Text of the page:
Where hotels, saloons, candy shops and other tradesmen once called home, now saw a gradual shift from a market-type area to more manufacturing. The most prominent household-known businesses were H.G. Lipscomb & Co., Wholesale Hardware; Nashville Sash and Door Co.; Washington Mfg. Co.; and actually, many candy shops.
So though this isn't every business that once existed, here's a few that once called 2nd Ave home in the 20th century...
Food, Beverages, Grocers, etc.
In the early 1900's, the creator of the Cheek-Neal Coffee Company (brewers of Maxwell-House Coffee), Joel Owsley Cheek, actually spent a few years on Market Street, learning his trade. The same building mentioned further down as the home for the Nashville Sash and Door Co. (148-152), is where he worked as a grocer, clerk, traveling agent and partner for Webb, Cheek, & Co.
Though the 1901 Directory doesn't seem to match the name, you still see what the Cheek's were up to in that year...
- @ 100 2nd Ave: David H. Egan, "Soft Drinks" - Beverages that became more popular thanks to Prohibition, and especially this early on since Nashville established some of their own laws before the 18th Amendment.
- @ 108: M.E. Derryberry & Co., Whole Grocers
- @ 115: Nashville Dairy Supply Co.
- @ 151: Hill's Restaurant
- @ 158: Britt & Roberts, fruits (also there up through 1931)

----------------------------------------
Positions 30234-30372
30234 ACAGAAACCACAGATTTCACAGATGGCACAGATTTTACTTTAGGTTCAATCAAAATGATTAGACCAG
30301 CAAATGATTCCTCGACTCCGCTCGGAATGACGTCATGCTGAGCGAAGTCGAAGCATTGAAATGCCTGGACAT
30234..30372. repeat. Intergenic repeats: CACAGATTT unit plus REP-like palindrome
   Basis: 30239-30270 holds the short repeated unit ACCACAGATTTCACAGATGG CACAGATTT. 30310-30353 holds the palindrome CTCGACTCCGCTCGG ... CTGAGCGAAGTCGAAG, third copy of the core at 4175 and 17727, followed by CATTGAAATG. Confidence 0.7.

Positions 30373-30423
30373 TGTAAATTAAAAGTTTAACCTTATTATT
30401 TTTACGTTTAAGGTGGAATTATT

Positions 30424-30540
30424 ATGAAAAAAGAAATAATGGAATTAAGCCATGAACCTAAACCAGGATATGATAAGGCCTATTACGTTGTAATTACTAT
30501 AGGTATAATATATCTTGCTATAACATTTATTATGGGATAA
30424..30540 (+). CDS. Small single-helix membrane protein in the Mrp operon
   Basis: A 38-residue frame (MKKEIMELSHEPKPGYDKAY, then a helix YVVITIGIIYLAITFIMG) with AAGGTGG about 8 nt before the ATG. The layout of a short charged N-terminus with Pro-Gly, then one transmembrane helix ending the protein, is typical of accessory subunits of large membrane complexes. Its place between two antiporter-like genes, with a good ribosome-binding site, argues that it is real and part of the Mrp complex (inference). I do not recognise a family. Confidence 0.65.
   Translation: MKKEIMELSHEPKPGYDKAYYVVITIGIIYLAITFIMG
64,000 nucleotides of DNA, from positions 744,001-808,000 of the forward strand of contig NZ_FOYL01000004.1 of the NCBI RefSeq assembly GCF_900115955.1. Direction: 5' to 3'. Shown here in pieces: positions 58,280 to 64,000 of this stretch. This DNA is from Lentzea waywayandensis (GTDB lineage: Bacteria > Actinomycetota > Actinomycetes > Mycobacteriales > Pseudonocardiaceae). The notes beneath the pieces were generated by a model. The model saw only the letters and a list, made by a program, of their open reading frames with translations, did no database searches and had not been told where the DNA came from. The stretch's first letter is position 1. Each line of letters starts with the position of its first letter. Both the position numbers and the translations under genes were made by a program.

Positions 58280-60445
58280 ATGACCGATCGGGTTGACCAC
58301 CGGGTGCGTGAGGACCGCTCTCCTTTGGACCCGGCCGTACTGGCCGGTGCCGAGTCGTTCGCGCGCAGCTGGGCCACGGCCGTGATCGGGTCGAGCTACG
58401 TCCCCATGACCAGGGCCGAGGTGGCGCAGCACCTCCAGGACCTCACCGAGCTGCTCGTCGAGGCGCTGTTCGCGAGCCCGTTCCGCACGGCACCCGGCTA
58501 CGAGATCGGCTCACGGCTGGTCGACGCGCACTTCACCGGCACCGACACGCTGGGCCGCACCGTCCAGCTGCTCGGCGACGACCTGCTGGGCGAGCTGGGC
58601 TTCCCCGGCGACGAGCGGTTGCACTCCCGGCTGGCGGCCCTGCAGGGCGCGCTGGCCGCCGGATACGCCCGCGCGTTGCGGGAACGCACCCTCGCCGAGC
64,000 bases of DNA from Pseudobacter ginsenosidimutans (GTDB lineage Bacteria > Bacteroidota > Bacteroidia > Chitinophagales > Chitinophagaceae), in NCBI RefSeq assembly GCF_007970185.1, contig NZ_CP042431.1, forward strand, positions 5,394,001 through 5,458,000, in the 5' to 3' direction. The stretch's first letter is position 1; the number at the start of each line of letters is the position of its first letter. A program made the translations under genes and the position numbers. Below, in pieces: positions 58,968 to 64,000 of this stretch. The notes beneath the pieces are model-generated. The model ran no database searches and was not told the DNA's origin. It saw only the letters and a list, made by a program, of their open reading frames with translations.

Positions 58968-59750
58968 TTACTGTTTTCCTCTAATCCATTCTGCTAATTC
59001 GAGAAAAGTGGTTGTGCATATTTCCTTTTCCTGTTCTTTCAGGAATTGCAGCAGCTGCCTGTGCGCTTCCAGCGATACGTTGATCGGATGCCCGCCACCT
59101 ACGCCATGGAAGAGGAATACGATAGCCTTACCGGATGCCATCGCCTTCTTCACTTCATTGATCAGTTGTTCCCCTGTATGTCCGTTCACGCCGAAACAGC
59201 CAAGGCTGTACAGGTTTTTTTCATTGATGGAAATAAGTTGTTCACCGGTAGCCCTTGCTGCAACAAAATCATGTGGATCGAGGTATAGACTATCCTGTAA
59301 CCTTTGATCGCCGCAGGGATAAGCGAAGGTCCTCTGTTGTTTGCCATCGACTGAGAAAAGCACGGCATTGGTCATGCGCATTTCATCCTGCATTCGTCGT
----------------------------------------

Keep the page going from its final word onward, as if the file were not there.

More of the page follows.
- @ 176: Orr, Jackson & Co., Whole Grocers
- @ 127: Ame Tea & Coffee Co.
- @ 130: Hooper Grocery Co.
- @ 106 (and residence at 106 1/2): K P Douvros Restaurant
- @ 108: Fireside Coffee Co.
- @ 164-168: Orr Robt & Co. Inc., Whole Grocery's (a store that I believe was there before and remained on 2nd Ave for many years)
- @ 100: Four Leaf Clover Restaurant
- @ 111: Parker & Co. Food Brokers
- @ 149: Chambers Restaurant
More Candy Shops
- @ 123-125: Huggins Candy Co., Candy Manufacturers
- @ 143: Sterling Candy Manufacturing Co.
- @ 169-171: Eagle Candy & Co.
- @ 127: Lovelace Candy Co.
- @ 145, 147: Lovelace Candy Co. and Manufacturing Co.
- @ 134-136: Charles Nelson Whole Liquors
- @ 175: Jack Daniel's Whole Liquors
To keep this short, this is just all other types of businesses that once called 2nd Ave home...
- @ 111: Paul Bansen, Jeweler
- @ 116: Postal Tel Cable Co.
- @ 139-143: Goodpasture & Tennison, Harness and Saddle Manufacturers
- @ 182: John Deere Plow Co. (by 1920-21, the company's address changed to 118 2nd Ave)
- @ 128: Cline & Bernheim; Hebrew Relief Society
- @ 150 (1931), 154 (1920-21): Nashville Bag & Burlap Co.
- @ 174: Berry Demoville & Co.